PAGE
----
The FTC’s rulemaking authority, like that of other independent regulatory agencies, has been lessened in light of the high court’s decision in West Virginia v. EPA, when the justices ruled 6-3 that when regulations raise “major questions,” there ought to be “clear Congressional authorization” before a regulatory agency acts.

Wilkins said the FTC reads the texts of legislation closely and follows lawmakers’ intent, so “we are carrying out the responsibilities Congress gave us.”

In response to a question from FTCWatch earlier this year, Wilkins disputed criticism that some of the agency’s work, such as its proposed rulemaking on noncompetes, runs afoul of the West Virginia decision. Section 18 of the FTC Act lets the agency prescribe rules that define with specificity acts or practices that are unfair or deceptive, she said.

The FTC’s latest loss at the Supreme Court, its second unanimous setback since 2021, doesn’t involve enforcement powers but does make it easier for parties that want to slow down its adjudicative process.

People or companies that challenge the constitutionality of the FTC or its practices will be able to have that challenge heard before the merits of the case are decided, as a result of the high court’s ruling in Axon Enterprise v. FTC, which was announced on April 14.

Justice Elena Kagan wrote that those raising constitutional issues “cannot receive meaningful judicial review” when the merits of an agency’s case against an individual or company are being decided, and so US district courts can review them.

She said plaintiffs opposing the constitutionality of an agency or its processes would “lose their rights not to undergo the complained-of agency proceedings if they cannot assert those rights until the proceedings are over.”

The FTC filed an injunction to block Axon’s acquisition of rival police body camera maker Vievu, but Axon sued the FTC claiming the administrative proceedings let the agency serve as prosecutor, judge and jury.

The FTC won at the district court level and at the US Court of Appeals for the Ninth Circuit. The high court heard Axon’s arguments last year. The appellate court also paused the administrative trial at the FTC.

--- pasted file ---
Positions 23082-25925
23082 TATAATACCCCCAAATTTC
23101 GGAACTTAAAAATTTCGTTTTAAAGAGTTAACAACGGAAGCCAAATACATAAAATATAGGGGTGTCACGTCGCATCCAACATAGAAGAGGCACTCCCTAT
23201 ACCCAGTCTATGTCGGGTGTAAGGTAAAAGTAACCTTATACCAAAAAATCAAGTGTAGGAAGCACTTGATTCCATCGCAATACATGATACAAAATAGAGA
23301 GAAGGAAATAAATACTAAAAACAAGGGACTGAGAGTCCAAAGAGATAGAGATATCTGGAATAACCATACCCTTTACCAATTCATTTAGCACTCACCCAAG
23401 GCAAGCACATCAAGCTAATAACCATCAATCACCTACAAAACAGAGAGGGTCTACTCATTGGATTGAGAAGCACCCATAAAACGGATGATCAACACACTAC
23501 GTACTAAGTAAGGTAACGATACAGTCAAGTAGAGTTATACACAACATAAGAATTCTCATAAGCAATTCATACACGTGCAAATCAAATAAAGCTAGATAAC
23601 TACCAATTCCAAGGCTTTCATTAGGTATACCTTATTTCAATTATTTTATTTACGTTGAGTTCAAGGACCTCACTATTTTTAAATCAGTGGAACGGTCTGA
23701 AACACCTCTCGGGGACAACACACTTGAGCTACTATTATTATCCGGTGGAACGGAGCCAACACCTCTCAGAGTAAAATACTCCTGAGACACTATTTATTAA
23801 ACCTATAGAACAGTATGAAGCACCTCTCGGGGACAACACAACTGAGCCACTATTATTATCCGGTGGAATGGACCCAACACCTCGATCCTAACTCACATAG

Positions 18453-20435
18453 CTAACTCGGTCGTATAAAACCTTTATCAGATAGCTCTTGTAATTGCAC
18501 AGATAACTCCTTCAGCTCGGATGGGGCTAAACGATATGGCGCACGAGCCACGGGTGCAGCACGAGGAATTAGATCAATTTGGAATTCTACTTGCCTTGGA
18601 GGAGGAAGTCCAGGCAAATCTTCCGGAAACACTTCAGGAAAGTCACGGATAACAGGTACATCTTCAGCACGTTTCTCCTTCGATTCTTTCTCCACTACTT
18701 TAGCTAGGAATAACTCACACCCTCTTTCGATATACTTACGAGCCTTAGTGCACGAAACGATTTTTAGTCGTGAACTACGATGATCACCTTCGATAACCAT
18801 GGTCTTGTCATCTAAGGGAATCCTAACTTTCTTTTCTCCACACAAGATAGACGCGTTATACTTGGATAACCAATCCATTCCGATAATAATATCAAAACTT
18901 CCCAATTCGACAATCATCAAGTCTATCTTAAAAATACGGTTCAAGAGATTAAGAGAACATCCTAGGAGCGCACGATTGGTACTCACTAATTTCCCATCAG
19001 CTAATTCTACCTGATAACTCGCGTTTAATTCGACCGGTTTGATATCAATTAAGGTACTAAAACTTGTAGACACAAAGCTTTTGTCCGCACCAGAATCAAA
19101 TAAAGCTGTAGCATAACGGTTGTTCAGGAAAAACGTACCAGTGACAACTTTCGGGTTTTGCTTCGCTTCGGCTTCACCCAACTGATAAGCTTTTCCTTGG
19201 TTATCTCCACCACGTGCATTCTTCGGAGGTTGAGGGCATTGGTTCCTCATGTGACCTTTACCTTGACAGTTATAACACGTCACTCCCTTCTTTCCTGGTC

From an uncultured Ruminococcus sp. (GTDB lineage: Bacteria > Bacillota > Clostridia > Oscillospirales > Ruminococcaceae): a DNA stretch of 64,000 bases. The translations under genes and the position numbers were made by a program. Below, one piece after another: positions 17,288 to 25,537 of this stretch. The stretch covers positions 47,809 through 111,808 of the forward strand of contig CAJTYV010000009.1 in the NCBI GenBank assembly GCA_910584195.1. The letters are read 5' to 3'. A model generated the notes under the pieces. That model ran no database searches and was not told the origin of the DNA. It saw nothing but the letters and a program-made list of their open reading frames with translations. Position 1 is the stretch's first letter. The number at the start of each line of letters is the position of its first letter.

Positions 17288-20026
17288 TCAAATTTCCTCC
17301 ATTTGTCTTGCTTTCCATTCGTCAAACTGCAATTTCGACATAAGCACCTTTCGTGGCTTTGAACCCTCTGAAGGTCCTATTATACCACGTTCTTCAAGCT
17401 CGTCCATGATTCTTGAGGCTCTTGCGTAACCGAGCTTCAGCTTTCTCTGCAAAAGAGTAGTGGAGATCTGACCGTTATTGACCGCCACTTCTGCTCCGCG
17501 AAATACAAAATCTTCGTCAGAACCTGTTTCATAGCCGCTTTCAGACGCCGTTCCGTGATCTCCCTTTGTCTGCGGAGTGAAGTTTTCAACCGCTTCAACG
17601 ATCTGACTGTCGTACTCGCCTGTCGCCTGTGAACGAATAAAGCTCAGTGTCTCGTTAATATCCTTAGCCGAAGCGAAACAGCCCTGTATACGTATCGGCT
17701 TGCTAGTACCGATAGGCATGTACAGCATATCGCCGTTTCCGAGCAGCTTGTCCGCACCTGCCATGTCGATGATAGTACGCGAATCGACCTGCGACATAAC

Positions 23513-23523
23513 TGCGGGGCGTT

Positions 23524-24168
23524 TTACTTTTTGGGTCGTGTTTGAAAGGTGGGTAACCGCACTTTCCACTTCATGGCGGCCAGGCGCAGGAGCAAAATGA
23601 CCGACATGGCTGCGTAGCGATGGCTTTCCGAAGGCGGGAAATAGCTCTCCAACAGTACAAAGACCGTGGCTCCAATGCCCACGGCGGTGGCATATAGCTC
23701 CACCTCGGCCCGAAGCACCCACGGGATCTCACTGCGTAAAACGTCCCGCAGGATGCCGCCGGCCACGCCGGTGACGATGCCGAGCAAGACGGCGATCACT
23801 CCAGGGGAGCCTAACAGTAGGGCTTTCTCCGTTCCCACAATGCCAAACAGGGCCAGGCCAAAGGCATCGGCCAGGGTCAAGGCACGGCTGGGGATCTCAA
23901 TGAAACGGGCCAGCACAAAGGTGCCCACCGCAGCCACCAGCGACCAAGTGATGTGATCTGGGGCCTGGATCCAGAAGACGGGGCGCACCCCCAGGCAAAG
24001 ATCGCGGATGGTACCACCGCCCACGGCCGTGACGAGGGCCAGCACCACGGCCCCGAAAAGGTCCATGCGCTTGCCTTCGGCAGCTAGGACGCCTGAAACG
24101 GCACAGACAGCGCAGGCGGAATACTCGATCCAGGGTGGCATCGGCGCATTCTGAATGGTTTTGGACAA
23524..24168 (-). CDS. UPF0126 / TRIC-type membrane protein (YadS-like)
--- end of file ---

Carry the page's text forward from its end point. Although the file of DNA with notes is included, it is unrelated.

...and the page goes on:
Bikram Bandy, the chief litigation counsel in the Bureau of Consumer Protection, said before the decision was announced that an FTC loss would probably cause some changes to agency practices but won’t “result in a massive sea change.”

Erin Murphy, who represented Axon before the high court, said the current system leads to companies being “stuck in the process and being at the whim of the FTC.”

The issues driving the case, said Murphy, stem from the FTC’s current structure lacking accountability with the executive branch.

Attorney Olivia Adendorff said an Axon win would help companies being sued by the FTC, adding that “procedural challenges give respondents hope.”

The agency has changed its enforcement strategies because of a 2021 high court ruling. In AMG Capital v. FTC, the justices agreed unanimously that the agency improperly used Section 13(b) of the FTC Act to obtain retrospective relief.

Adendorff said “all day every day” the FTC uses the administrative process to leverage settlements. But Bandy disagreed, saying there’s nothing about the process that puts more pressure on parties to settle.

The agency is now making more use of Sections 5 and 19 of the FTC Act, the Restore Online Shoppers’ Confidence Act (ROSCA), and the Telemarketing Sales Rule.